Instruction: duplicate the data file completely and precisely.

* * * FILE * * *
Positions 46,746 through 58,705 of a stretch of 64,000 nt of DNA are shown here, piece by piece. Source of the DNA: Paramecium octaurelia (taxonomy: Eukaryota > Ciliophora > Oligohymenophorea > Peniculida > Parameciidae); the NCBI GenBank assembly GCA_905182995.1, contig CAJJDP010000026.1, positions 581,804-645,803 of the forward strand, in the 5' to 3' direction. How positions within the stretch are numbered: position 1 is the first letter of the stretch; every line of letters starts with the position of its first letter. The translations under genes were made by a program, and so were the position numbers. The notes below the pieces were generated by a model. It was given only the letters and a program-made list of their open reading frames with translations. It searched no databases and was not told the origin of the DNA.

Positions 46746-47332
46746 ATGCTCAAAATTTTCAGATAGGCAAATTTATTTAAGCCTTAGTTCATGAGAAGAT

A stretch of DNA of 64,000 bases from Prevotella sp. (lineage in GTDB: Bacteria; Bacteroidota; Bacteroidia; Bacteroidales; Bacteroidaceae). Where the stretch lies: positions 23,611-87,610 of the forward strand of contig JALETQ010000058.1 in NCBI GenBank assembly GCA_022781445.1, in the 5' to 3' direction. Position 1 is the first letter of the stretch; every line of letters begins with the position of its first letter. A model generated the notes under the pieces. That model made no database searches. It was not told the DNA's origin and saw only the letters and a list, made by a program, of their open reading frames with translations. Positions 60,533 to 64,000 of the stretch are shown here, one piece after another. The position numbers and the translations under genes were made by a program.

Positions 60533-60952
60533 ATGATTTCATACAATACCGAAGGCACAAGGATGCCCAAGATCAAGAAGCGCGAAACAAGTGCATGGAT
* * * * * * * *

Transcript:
Positions 46,746 through 58,705 of a stretch of 64,000 nt of DNA are shown here, piece by piece. Source of the DNA: Paramecium octaurelia (taxonomy: Eukaryota > Ciliophora > Oligohymenophorea > Peniculida > Parameciidae); the NCBI GenBank assembly GCA_905182995.1, contig CAJJDP010000026.1, positions 581,804-645,803 of the forward strand, in the 5' to 3' direction. How positions within the stretch are numbered: position 1 is the first letter of the stretch; every line of letters starts with the position of its first letter. The translations under genes were made by a program, and so were the position numbers. The notes below the pieces were generated by a model. It was given only the letters and a program-made list of their open reading frames with translations. It searched no databases and was not told the origin of the DNA.

Positions 46746-47332
46746 ATGCTCAAAATTTTCAGATAGGCAAATTTATTTAAGCCTTAGTTCATGAGAAGAT

A stretch of DNA of 64,000 bases from Prevotella sp. (lineage in GTDB: Bacteria; Bacteroidota; Bacteroidia; Bacteroidales; Bacteroidaceae). Where the stretch lies: positions 23,611-87,610 of the forward strand of contig JALETQ010000058.1 in NCBI GenBank assembly GCA_022781445.1, in the 5' to 3' direction. Position 1 is the first letter of the stretch; every line of letters begins with the position of its first letter. A model generated the notes under the pieces. That model made no database searches. It was not told the DNA's origin and saw only the letters and a list, made by a program, of their open reading frames with translations. Positions 60,533 to 64,000 of the stretch are shown here, one piece after another. The position numbers and the translations under genes were made by a program.

Positions 60533-60952
60533 ATGATTTCATACAATACCGAAGGCACAAGGATGCCCAAGATCAAGAAGCGCGAAACAAGTGCATGGAT